The 26 Movies We Can’t Wait to See


The 26 Movies We Can’t Wait to See at This Year’s Cannes Film Festival

From Francis Ford Coppola to Paul Schrader and Andrea Arnold, here are the films across the competition, Un Certain Regard, and more sections we’re most looking forward to.


The 2024 Cannes Film Festival may be lighter on glitz and glamour than in years past, but that means arthouse and international fare from emerging and established filmmakers will get a chance to shine. Still, at least two American auteurs, Francis Ford Coppola (“Megalopolis”) and Paul Schrader (“Oh, Canada”), have films in the main competition for the first time in decades. David Cronenberg (“The Shrouds”) and Yorgos Lanthimos (“Kinds of Kindness”) are also back at the festival, with both making personal stories in their own way: Cronenberg, here, reckons with grief over the death of his wife seven years ago, while Lanthimos appears to retreat back into “Dogtooth” territory in a film that’s almost a rebuke of the global success he’s acquired with “Poor Things” and “The Favourite.”


Sean Baker, Andrea Arnold, Ali Abbasi, Jia Zhangke, Karim Aïnouz, and Paolo Sorrentino are also back at Cannes this year with new films in the competition. Mohammad Rasoulof joins their ranks with “The Seed of the Sacred Fig,” but whether the Iranian director, who recently fled his home country after a prison sentencing, can attend the festival remains an open question. Then there’s George Miller, Kevin Costner, Leos Carax, and more, screening new films out of the competition. There’s plenty to seek out across Un Certain Regard, Critics’ Week, and Directors’ Fortnight — often from first-time filmmakers.

Below, IndieWire rounds up the 2024 Cannes titles we’re most anticipating.

Samantha Bergeson, Christian Blauvelt, Wilson Chapman, Jim Hemphill, Marcus Jones, Anne Thompson, and Christian Zilko also contributed to this list.

“All We Imagine as Light” (Competition)

Three years after winning Cannes’ Golden Eye for best documentary for her “A Night of Knowing Nothing,” Payal Kapadia returns to the Croisette with her narrative debut. This time around, she’ll be competing with a slew of big names in the Competition section — Coppola, Cronenberg, Lanthimos, and Arnold, to name just a few — with what sounds like a tender, imaginative new feature.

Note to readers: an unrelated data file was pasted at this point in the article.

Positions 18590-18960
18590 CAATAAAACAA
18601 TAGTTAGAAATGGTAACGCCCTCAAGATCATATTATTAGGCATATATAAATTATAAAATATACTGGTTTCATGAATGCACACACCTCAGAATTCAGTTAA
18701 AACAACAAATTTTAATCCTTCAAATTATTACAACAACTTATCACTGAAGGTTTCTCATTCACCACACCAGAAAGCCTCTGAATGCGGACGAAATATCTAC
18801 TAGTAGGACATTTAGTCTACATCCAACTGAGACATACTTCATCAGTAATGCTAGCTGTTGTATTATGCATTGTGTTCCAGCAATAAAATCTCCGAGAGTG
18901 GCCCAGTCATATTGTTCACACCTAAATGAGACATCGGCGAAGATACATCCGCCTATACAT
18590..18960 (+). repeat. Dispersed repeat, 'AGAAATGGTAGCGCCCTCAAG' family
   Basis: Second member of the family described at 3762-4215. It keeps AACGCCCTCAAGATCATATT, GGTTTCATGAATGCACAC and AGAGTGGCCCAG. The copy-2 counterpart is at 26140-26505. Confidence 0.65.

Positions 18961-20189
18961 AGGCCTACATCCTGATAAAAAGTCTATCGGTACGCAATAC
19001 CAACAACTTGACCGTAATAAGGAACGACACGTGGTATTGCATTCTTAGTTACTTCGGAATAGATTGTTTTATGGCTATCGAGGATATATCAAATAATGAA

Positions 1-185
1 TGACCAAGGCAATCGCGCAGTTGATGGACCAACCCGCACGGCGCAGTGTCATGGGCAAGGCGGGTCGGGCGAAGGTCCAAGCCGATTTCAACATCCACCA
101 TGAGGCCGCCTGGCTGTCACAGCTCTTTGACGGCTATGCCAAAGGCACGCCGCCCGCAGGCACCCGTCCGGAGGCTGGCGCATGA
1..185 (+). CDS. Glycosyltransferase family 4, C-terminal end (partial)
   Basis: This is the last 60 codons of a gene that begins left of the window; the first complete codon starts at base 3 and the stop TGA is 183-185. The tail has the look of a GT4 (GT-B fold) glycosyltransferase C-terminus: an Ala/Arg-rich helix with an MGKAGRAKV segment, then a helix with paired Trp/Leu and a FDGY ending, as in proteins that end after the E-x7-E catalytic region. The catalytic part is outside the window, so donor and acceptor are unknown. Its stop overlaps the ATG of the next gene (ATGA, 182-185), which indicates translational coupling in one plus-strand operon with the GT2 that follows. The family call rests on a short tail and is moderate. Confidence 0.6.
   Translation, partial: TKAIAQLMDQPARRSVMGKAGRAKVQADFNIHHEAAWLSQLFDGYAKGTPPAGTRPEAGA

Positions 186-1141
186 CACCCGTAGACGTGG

“All We Imagine as Light” follows a pair of nurses with their own complicated romantic problems — one of them finds her life upended with the arrival of a gift from her estranged husband, the other is caught up in trying to find a quiet spot to canoodle with her boyfriend — that turn into something quite different when they embark on a road trip that leads them to a “mystical forest.” Little else is known about the film, which Kapadia also wrote and which stars Kani Kusruti, Divya Prabha, and Chhaya Kadam. Still, many eyes will be on it, not just because of Kapadia’s rising star, but because it marks the first time in thirty years that an Indian film has played as part of the competition slate. —KE

“Bird” (Competition)

In what promises to be dream casting, “Bird” stars Franz Rogowski as the lead whose aviary name doesn’t give much away. Alongside Bird (Rogowski) sits Bug (Barry Keoghan), and the first look at the feature at least gives us more details on Bug: He’s shirtless, tattooed, looking frustrated, and riding an electronic bike with a child behind him on a crowded street. And if that is too vague, at least it’s something to base the aesthetics of the feature on.

“To a Land Unknown” (Directors’ Fortnight)

The only Palestinian film to play Cannes this year, Mahdi Fleifel’s “To a Land Unknown” follows Chatila (Mahmood Bakri) and Reda (Aram Sabbah), cousins and refugees stranded in Athens and trying to reach Germany. To escape Greece, they hatch a plan to pose as smugglers taking hostages, with dire consequences for their friendship. “It’s especially moving to me, in these incredible times, to present a Palestinian film at Cannes. As Palestinians, we challenge media stereotypes, but more importantly, we defy invisibility, a struggle we’ve faced since the beginning. Our stories are needed now more than ever,” Fleifel, born in Dubai from Palestinian parents but raised in Denmark, said announcing the movie. —RL

“Universal Language” (Directors’ Fortnight)

Canadian surrealist Matthew Rankin (“The Twentieth Century”) makes his Cannes debut with this “comedy of disorientation” (the filmmaker’s own words) set in Winnipeg and revolving around multiple stories. There’s gradeschoolers Negin and Nazgol, who find a cache of money frozen in the ice; tour guide Massoud, taking increasingly flummoxed guests through the monuments of the city; and Rankin himself as a government officer who, quitting his job, decides to reconnect with his mother. The German Expressionist-inspired visual style of “The Twentieth Century,” his feature directorial debut, showcased Rankin as a uniquely visionary director unafraid of taking audiences to bizarre corners. —RL

This article is from IndieWire and is republished under a Creative Commons license.

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